The narrowing that occurs in the venous part of the fistula is usually intimal hyperplasia, which is scar tissue building up. The creation of the fistula is very unnatural. We are asking the body to have your veins act as arteries because now we have arterial flow going through the veins. The veins get irritated and try to scar down to protect themselves. We want the veins to be wide open to allow the blood flow to get past. It is a battle between us and your veins to keep the veins open and allow for adequate blood flow so that your blood can get clean at dialysis.
Angioplasty can, and usually is enough to, improve the blood flow past this area. Just because we do it once doesn’t mean that you will never need angioplasty again. In fact, scar tissue can very frequently return. For every patient it will be a different amount of time; some patients it will take three months, some six months, and some are lucky enough that the scar tissue doesn’t return at all. The angioplasty balloon that we use to open up and expand the areas of stenosis, areas of narrowing, very often will be successful.
However, in the cases that there is an area of elastic recoil lesion, where the force keeps pushing back into the vein, causing the vein to be narrow, we have to place what’s called a stent. A stent is like a spring, almost like on the inside of a ballpoint pen. It is a curved spring made of nitinol that we are able to deploy at the area of narrowing. If the forces are pushing against the vein and making the vein smaller, the stent can actually give structure to the vein and push those forces back. This allows for adequate flow back to the heart.
What Happens When Your Access Becomes Dysfunctional?
After the fistula or graft is up and running, it will, in most cases, require maintenance. The scar tissue or narrowing that caused many of the difficulties, to begin with, doesn’t just go away after one angioplasty or a stent. Sometimes the narrowing will return. The unnatural state is there 24/7. Every time the heartbeats, it’s running through the vein or the graft, which is not how nature intended.
The scar tissue can build up, sometimes between three and six months, causing difficulties at dialysis. Some of the difficulties can lead to high-pressure complications. Some complications can arise with cannulation when you’re trying to stick an access to the fistula or graft. Other complications can include prolonged bleeding when they remove the needle from the access.
If there is high pressure, the blood will come out of that hole from the dialysis needle. We have to make sure that there is decreased pressure and avoid this bleeding complication. Other difficulties and pain for the patient can come from this high pressure causing poor healing or ulceration at the cannulation site. Some of the more central narrowing can cause swelling and cramping for the patient. If the narrowing within the arterial inflow or the venous outflow is severe, there may not be enough flow through the fistula or graft, and the graft can clot. The patient would be referred for a thrombectomy, which is a procedure to remove the clot and to repair the cause of the thrombosis.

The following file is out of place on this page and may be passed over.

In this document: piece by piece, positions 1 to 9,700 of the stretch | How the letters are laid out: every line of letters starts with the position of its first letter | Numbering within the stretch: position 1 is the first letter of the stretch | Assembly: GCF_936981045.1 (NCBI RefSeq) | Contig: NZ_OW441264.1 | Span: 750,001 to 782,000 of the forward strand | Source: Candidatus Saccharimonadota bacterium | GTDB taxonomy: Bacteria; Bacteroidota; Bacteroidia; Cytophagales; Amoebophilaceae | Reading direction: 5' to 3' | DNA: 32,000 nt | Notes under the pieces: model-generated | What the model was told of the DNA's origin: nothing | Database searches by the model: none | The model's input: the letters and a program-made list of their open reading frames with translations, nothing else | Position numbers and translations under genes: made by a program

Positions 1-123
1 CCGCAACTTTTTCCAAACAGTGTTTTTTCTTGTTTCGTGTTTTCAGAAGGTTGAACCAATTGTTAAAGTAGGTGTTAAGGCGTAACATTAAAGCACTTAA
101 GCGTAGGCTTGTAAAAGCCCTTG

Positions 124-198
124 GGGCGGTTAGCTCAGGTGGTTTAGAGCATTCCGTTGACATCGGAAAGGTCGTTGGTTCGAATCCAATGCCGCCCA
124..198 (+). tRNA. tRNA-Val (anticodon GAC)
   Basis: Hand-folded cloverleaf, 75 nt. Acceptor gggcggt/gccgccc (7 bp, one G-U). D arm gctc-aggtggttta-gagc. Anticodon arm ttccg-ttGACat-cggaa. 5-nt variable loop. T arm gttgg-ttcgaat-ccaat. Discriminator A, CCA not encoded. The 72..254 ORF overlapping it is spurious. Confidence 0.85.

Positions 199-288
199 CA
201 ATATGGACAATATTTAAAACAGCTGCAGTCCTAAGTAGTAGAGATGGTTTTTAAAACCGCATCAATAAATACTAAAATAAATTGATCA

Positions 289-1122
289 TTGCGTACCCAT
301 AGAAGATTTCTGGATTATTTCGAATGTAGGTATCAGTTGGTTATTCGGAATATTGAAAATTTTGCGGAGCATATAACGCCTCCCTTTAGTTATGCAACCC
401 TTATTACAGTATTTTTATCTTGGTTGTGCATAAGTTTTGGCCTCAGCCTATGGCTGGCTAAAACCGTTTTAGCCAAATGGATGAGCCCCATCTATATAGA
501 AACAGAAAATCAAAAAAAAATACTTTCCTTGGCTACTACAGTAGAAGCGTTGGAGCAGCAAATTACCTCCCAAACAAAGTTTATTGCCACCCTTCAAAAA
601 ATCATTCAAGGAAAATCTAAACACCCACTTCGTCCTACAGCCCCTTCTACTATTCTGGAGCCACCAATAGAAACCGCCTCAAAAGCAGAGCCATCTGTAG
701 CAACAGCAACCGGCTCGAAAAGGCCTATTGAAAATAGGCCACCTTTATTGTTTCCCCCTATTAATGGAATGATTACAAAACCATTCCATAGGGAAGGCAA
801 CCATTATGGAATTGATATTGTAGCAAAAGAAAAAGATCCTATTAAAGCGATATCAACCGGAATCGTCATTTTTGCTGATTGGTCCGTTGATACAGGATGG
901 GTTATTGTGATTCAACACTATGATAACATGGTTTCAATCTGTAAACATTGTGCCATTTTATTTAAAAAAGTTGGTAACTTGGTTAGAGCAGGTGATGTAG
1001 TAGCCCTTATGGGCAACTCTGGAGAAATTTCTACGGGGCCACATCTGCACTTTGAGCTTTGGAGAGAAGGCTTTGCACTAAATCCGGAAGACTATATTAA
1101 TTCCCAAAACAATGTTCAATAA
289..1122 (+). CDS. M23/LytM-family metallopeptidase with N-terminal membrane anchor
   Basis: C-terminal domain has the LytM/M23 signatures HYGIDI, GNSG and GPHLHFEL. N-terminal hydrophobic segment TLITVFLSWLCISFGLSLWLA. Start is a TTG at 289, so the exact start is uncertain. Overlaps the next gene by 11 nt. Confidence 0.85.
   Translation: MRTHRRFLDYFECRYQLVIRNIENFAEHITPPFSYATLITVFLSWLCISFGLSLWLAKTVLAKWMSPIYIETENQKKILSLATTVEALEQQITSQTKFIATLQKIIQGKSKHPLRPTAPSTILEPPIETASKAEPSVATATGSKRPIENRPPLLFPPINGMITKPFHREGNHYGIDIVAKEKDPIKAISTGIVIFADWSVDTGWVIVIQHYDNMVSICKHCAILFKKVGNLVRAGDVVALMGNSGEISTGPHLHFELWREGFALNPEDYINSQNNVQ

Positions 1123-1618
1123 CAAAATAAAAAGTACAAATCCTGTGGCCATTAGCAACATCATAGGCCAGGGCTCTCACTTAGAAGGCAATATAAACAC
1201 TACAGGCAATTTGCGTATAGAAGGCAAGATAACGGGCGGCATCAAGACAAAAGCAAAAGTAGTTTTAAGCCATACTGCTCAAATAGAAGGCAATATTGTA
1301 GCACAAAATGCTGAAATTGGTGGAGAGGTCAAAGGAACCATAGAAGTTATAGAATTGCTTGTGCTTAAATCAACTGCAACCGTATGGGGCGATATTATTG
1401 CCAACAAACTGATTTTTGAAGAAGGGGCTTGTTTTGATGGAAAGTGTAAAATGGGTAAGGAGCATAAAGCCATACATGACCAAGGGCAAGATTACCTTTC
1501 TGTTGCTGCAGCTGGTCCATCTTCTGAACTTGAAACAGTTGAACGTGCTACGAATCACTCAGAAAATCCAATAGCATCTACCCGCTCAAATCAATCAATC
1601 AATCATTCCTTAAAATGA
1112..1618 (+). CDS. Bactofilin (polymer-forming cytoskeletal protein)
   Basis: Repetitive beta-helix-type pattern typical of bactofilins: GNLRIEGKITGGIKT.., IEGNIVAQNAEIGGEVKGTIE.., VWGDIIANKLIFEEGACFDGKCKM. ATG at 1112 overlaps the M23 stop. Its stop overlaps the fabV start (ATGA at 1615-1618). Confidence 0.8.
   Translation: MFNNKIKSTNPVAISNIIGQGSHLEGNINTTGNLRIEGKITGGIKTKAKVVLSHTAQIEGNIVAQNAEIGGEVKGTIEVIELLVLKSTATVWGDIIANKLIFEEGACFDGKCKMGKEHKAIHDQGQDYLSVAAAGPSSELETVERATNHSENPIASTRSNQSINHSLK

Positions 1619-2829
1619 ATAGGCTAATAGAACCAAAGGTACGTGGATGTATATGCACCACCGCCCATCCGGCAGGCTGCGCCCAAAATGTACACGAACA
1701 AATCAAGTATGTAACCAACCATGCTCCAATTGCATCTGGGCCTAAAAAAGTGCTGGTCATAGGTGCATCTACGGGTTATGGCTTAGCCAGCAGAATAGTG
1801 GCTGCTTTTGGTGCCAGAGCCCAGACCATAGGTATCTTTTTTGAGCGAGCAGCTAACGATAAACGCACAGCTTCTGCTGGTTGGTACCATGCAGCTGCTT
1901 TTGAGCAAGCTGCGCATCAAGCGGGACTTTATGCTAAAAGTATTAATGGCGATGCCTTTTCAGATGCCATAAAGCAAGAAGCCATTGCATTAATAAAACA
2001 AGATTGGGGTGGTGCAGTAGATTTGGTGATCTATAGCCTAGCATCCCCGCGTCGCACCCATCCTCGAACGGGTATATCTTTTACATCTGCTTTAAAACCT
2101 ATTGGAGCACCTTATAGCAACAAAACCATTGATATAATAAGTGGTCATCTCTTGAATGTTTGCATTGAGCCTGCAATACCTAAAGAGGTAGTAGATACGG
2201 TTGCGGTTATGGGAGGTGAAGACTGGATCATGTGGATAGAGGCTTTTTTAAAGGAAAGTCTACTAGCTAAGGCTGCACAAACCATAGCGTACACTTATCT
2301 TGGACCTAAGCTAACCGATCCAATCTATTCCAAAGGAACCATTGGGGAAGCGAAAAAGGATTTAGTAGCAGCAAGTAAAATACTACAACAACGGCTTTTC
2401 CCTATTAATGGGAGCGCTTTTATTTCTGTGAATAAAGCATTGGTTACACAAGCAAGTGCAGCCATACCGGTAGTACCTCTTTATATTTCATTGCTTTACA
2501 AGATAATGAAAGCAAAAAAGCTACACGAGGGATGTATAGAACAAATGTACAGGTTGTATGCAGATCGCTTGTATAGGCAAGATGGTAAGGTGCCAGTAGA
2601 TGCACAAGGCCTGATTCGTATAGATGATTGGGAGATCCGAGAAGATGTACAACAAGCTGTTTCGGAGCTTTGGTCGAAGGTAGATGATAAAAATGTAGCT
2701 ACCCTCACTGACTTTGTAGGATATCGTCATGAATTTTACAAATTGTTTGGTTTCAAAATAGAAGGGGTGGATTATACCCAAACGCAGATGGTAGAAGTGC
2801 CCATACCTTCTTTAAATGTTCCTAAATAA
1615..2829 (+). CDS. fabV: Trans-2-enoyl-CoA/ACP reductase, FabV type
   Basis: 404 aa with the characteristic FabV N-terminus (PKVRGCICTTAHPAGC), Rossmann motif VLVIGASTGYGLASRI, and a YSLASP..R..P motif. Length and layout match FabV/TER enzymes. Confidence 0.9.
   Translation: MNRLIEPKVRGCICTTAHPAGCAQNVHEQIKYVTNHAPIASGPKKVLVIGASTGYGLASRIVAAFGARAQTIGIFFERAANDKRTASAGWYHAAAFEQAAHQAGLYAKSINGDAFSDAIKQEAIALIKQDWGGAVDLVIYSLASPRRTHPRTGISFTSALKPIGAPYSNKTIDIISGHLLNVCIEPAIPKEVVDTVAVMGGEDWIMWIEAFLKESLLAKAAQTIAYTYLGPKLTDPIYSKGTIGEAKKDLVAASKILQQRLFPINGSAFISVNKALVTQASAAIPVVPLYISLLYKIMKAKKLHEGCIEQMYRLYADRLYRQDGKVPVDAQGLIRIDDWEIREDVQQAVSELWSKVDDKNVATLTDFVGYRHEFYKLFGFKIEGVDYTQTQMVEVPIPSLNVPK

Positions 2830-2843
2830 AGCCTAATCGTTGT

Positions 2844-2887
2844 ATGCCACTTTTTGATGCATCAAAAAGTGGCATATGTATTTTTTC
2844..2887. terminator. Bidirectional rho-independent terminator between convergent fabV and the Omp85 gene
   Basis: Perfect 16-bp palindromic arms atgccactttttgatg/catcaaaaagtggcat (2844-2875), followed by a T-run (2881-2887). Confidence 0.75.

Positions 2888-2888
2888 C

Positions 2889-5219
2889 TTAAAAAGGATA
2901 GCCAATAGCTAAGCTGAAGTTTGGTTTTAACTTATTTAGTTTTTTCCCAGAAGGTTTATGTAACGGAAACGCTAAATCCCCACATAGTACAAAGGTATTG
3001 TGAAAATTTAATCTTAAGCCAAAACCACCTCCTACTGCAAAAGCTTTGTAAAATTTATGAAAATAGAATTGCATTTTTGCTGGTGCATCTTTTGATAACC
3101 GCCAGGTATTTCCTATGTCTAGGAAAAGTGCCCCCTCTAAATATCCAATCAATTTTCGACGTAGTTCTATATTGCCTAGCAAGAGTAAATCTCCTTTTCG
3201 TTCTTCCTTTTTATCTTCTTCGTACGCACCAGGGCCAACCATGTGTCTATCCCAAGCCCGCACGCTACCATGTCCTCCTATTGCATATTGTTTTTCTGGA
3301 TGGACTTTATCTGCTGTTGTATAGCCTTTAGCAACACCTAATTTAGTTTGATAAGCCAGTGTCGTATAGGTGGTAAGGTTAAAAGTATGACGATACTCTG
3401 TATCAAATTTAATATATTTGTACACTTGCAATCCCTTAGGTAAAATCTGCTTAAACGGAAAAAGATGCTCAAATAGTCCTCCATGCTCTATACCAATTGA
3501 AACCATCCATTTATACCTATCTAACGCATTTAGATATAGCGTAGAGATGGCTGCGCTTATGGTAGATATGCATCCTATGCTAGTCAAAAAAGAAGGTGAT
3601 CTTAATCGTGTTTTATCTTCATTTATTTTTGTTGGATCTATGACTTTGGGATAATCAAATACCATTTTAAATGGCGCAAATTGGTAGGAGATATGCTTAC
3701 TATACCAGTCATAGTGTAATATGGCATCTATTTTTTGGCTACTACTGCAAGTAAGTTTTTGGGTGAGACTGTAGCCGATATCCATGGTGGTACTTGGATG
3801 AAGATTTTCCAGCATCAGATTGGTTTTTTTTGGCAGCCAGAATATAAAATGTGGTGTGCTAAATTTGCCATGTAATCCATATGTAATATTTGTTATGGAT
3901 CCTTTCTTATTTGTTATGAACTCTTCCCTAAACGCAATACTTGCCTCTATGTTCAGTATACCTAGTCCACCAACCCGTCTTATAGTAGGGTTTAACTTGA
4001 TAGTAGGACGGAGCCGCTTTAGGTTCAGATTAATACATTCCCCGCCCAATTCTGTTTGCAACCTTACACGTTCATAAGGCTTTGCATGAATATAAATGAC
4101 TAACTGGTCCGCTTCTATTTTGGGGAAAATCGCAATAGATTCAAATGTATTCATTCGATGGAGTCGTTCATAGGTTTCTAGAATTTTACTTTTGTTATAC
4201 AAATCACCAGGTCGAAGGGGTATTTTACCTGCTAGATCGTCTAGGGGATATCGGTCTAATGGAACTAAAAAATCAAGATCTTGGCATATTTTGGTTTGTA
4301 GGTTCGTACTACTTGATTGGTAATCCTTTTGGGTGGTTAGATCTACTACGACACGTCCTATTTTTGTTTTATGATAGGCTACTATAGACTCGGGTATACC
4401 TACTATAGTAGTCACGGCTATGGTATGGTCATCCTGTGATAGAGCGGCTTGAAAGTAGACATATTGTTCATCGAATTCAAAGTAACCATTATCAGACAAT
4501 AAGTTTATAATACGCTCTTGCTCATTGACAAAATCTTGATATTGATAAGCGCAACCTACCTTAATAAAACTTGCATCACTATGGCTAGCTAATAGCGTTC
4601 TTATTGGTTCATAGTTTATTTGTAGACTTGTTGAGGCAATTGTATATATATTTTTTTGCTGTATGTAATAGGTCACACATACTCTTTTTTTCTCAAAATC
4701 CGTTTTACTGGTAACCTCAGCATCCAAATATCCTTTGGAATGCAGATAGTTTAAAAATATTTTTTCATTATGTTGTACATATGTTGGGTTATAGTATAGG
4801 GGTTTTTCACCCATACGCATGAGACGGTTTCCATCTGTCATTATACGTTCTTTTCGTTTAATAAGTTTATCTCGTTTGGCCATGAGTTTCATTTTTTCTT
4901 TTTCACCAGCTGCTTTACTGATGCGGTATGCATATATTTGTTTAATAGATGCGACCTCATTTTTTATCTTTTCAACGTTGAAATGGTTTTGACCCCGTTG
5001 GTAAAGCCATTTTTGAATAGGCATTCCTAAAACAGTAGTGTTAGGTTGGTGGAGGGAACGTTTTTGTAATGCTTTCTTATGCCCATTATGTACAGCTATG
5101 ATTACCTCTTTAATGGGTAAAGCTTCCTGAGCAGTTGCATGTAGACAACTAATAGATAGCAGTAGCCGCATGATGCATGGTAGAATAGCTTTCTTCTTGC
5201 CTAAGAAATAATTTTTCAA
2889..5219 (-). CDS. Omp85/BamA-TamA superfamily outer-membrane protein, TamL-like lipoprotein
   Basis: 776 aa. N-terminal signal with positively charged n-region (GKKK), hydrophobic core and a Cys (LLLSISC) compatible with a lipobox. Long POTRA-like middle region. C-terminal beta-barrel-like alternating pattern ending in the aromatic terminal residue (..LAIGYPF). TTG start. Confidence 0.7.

Another complication can be something called steal syndrome, where the access is stealing blood away from the hand. If there is too much flow coming into the access, there is not enough flow going down to the hand.
This would cause numbness, stiffness, and cramping for the patient. In order to remedy that problem, we would actually make the inflow a little smaller. So just after the connection between the artery and the vein or the artery and the graft, we would make that area a little smaller, decreasing the amount of flow into the access and improving blood flow down to the hand. When there is steal syndrome, the patient would benefit from a banding procedure where we would decrease the amount of flow into the access and improve flow down to the hand, improving their symptoms. These are just some of the dialysis access procedures that are performed here at American Endovascular.
How Should I Care for My Access?
Proper care for the access starts with cleanliness. Washing the arm daily with soap and water is enough. You do not need harsh abrasives to make sure that you remove all of the bacteria from your skin. On dialysis days, we usually ask the patients to remove the dressings that are applied at an affiliated American Endovascular center a few hours after they get home. Removing the dialysis pressure dressings allows the skin to breathe and be cleaned properly. If there is still some bleeding when removing the dialysis, slight pressure on the access and on the areas that are bleeding with one finger should be enough to stop the bleeding. A small band-aid can then be placed afterwards. If there is excessive bleeding, that’s the first clue that there are difficulties at dialysis.
When patients present to us at an affiliated American Endovascular center, we go through the exam with them. We want our patients to realize what a normally functioning fistula should feel like, so that when there is dysfunction, they realize immediately that there is a problem. The patient is the first line of defense against fistula dysfunction. If there are difficulties, we recommend our patients to call immediately and make sure that we investigate what could be a problem at dialysis and within the access.